moisture band along the passing cold front Tuesday. In fact, much of
the moisture may follow the front in the cold air, leading to
changeover ptype issues (rain versus snow), mainly in the mountains.

Another round of moisture could arrive in the heart of the cold
trough on Wednesday, but confidence is quite low on precipitation
chances so will shotgun 20 pops for a rain snow mix across the area.

Temperatures fairly close to climo early in the period will fall
drastically back below climo by mid week.

Aviation 09z Thursday through Monday
At kclt and elsewhere: tricky forecast this morning. Restrictive
cigs will persist until cold front scours out cold-air damming in
the first few daytime hrs. Light to moderate rain is generally
expected during this time, bringing mainly MVFR cigs. Heavier
showers will occur in a prefrontal band that is now working its way
thru the region and are likely to bring a period of ifr. Tempos
have been used to try to time this. It is possible that some ifr
will develop closer to daybreak, as rainfall rates taper off, but
confidence is relatively low on this occurrence with continued
mixing resulting from the breezy conditions. As winds turn more
westerly behind the front later this morning, CAA and downsloping
in the pbl will end precip east of the appalachian spine, and clear
out restrictions. Gusts will develop at all sites, persisting into
tonight at kavl.

Outlook: dry high pressure returns at the end of the week, and
a series of weak clipper systems may affect parts of the region
early next week. Precipitation and accompanied restrictions are
most likely in the mtns if these materialize.

Confidence table...

08-14z 14-20z 20-02z 02-06z
kclt high 84% high 91% high 100% high 100%
kgsp high 83% high 100% high 100% high 100%
kavl med 77% high 81% high 100% high 100%
khky med 73% high 90% high 100% high 100%
kgmu high 87% high 100% high 100% high 100%
kand high 83% high 100% high 100% high 100%
the percentage reflects the number of guidance members agreeing
with the scheduled TAF issuance flight rule category. Complete hourly
experimental aviation forecast consistency tables and ensemble forecasts
are available at the following link:


Weather Reporting Stations
   EDIT       (on/off)   Help   NOTE: Click on distance to see the station location on a map
Stations Dist Age Wind Air TempWater Temp WavesPressureDewPt
WATS1 - Lake Wateree, SC 78 mi51 min SE 2.9 G 6 60°F
LMFS1 - Lake Murray SC 95 mi61 min S 8.9 G 11 58°F 1004.4 hPa

Airport Reports
    EDIT      (on/off)   Help   Click EDIT to display multiple airports
AirportDistAgeWind ktVisibilitySky/WeatherTempDewPtHumidityPressure
Lincolnton, Lincolnton-Lincoln County Regional Airport, NC13 mi31 minSSW 6 G 167.00 miLight Rain59°F58°F97%1002.7 hPa
Charlotte, Charlotte / Douglas International Airport, NC17 mi29 minS 12 G 206.00 miLight Rain Fog/Mist61°F57°F90%1002.9 hPa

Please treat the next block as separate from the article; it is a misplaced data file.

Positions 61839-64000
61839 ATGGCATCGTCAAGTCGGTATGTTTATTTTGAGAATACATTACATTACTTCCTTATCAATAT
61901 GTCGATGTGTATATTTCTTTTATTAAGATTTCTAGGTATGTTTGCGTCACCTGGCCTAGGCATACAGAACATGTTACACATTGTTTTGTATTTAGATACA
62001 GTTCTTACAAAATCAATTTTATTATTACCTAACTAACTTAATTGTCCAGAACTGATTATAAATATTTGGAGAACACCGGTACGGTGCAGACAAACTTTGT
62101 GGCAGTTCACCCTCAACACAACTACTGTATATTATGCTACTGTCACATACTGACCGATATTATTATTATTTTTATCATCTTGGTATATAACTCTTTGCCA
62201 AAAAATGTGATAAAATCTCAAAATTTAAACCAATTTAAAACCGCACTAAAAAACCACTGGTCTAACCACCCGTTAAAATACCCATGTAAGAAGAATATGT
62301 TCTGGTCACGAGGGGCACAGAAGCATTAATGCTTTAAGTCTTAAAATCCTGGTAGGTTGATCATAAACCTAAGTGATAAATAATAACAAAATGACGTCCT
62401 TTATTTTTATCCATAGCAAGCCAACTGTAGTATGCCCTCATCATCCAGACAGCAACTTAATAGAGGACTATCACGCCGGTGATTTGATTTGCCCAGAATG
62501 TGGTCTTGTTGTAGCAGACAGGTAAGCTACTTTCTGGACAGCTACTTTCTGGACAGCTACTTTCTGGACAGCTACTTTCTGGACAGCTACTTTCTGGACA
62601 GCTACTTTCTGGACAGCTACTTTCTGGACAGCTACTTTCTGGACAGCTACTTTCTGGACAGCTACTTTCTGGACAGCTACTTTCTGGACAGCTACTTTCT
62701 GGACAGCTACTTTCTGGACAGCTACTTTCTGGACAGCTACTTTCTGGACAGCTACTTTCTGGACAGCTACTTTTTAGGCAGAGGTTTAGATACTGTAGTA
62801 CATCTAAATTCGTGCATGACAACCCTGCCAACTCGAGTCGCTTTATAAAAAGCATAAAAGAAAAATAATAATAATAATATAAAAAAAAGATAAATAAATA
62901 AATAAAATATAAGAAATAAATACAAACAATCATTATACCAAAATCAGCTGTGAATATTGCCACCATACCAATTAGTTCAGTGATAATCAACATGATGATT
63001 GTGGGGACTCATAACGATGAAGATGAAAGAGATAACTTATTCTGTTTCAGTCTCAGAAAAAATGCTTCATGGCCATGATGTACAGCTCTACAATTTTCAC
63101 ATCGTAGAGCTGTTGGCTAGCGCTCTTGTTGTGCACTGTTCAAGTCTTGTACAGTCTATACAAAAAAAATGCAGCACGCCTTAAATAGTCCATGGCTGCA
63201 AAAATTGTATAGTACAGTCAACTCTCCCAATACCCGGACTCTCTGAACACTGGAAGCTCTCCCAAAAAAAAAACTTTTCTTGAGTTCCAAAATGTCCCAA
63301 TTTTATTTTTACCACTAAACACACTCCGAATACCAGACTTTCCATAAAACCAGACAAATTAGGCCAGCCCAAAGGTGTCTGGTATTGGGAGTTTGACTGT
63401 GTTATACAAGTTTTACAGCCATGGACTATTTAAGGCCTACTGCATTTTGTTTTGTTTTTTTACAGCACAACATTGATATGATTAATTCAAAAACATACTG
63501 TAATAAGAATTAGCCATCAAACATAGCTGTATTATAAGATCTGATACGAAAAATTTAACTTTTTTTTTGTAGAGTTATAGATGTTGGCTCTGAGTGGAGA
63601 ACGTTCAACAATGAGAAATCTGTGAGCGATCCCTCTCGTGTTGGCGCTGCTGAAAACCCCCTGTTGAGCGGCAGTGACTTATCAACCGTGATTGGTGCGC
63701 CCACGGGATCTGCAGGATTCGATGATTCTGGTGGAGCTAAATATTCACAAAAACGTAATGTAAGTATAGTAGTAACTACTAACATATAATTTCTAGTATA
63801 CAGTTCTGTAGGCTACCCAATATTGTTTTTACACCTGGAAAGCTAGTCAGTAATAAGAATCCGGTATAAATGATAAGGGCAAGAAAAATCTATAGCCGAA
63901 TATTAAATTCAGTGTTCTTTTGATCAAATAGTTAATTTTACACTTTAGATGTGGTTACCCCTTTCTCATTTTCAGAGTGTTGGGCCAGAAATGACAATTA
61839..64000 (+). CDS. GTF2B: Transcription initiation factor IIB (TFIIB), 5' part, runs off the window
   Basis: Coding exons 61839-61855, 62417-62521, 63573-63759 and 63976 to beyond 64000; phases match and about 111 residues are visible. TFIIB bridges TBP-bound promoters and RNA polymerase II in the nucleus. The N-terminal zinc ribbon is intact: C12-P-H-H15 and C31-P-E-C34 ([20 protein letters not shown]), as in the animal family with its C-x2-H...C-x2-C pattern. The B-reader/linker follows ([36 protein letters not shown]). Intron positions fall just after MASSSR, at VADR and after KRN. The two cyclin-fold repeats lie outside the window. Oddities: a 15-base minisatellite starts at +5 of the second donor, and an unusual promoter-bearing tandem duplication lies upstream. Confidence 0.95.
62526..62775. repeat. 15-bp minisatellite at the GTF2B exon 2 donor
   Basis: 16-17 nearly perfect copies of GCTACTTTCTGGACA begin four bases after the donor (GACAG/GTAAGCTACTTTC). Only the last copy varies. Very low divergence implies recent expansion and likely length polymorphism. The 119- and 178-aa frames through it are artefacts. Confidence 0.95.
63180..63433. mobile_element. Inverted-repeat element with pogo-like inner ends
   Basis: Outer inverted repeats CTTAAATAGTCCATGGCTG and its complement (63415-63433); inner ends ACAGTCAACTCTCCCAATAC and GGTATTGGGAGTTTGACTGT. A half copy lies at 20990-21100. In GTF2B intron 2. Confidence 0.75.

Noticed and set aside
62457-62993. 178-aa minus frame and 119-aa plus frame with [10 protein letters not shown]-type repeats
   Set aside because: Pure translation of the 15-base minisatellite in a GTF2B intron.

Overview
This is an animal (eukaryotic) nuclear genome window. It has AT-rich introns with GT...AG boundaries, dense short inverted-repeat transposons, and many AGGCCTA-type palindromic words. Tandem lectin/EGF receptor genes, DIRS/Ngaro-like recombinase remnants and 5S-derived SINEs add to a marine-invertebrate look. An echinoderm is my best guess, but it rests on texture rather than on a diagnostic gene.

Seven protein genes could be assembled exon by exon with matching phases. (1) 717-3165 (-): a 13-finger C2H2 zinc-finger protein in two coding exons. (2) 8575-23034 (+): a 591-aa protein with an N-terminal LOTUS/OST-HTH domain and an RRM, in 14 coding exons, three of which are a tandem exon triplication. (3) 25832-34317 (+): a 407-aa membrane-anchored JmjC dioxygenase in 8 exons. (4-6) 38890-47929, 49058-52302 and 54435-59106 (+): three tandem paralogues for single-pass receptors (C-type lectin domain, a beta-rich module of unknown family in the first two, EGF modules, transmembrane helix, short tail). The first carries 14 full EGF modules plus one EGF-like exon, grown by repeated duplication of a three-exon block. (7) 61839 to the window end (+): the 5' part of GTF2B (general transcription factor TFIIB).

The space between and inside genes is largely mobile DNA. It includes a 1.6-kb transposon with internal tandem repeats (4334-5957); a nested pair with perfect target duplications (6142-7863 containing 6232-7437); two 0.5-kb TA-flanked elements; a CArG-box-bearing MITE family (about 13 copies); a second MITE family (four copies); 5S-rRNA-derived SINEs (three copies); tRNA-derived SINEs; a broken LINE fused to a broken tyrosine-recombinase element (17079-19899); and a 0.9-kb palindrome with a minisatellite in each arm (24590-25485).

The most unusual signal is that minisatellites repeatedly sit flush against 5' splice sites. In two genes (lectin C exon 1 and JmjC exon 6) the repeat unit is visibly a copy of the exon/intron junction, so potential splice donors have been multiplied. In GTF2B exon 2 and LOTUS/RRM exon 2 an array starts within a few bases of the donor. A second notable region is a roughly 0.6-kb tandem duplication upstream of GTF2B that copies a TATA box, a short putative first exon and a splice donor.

Gastonia Municipal Airport, NC21 mi27 minSSW 8 G 205.00 miRain63°F57°F84%1002.5 hPa
Statesville Municipal Airport, NC22 mi41 minSSW 9 G 1610.00 miDrizzle59°F57°F94%1002 hPa

Wind History from JQF (wind in knots)
12
AM
1
AM
2
AM
3
AM
4
AM
5
AM
6
AM
7
AM
8
AM
9
AM
10
AM
11
AM
12
PM
1
PM
2
PM
3
PM
4
PM
5
PM
6
PM
7
PM
8
PM
9
PM
10
PM
11
PM
Last 24hr--------------CalmCalmCalmCalmCalmCalmSE5CalmCalmN4N4N3SE6S6SE4S10
G15
S9
G20
1 day ago--------------CalmCalmCalmSE3S3S3CalmCalmSW3CalmCalmCalmCalmCalmCalmCalmCalm
2 days ago--------------NE10NE5N10N10N8N6NW7NW4N7NW6CalmCalmCalmCalmCalmCalmCalm

Tide / Current Tables for
   EDIT   RT Ports Option   Weekend mode (on/off)   (on/off)   Help
Tide / Current Tables for
   EDIT      (on/off)   Help
Weather Map and Satellite Images
       (on/off)   HelpWeather Map
wmap_A
GOES Local Image of    EDIT
NOTE: East coast views moved to GEOS-16. They are experimental and not well supported by NOAA so they may not be correct so be warned. This change required redoing a large amount of the GOES code. If the image you are expecting is not showing, please let me know. You may need to use the EDIT function to update your location.
Link to Loop

Other links: Northern Pacific     Contential US     Full GOES-East
Wind Forecast for Greenville-Spartanburg, SC (5,6,7,8)
      (on/off)   Help

Ground Weather Radar Station Greer, SC
   (on/off)   Help
weather_mapweather_map weather_map

Ad by Google

Disclaimer:
The information on this web site has not been checked for accuracy. It is for entertainment purposes only and should be independently verified before using for any other reason. There are five sources. 1) Documents and manuals from a variety of sources. These have not been checked for accuracy and in many cases have not even been read by anyone associated with L-36.com. I have no idea of they are useful or accurate, I leave that to the reader. 2) Articles others have written and submitted. If you have questions on these, please contact the author. 3) Articles that represent my personal opinions. These are intended to promote thought and for entertainment. These are not intended to be fact, they are my opinions. 4) Small programs that generate result presented on a web page. Like any computer program, these may and in some cases do have errors. Almost all of these also make simplifying assumptions so they are not totally accurate even if there are no errors. Please verify all results. 5) Weather information is from numerious of sources and is presented automatically. It is not checked for accuracy either by anyone at L-36.com or by the source which is typically the US Government. See the NOAA web site for their disclaimer. Finally, tide and current data on this site is from 2007 and 2008 data bases, which may contain even older data. Changes in harbors due to building or dredging change tides and currents and for that reason many of the locations presented are no longer supported by newer data bases. For example, there is very little tidal current data in newer data bases so current data is likely wrong to some extent. This data is NOT FOR NAVIGATION. See the XTide disclaimer for details. In addition, tide and current are influenced by storms, river flow, and other factors beyond the ability of any predictive program.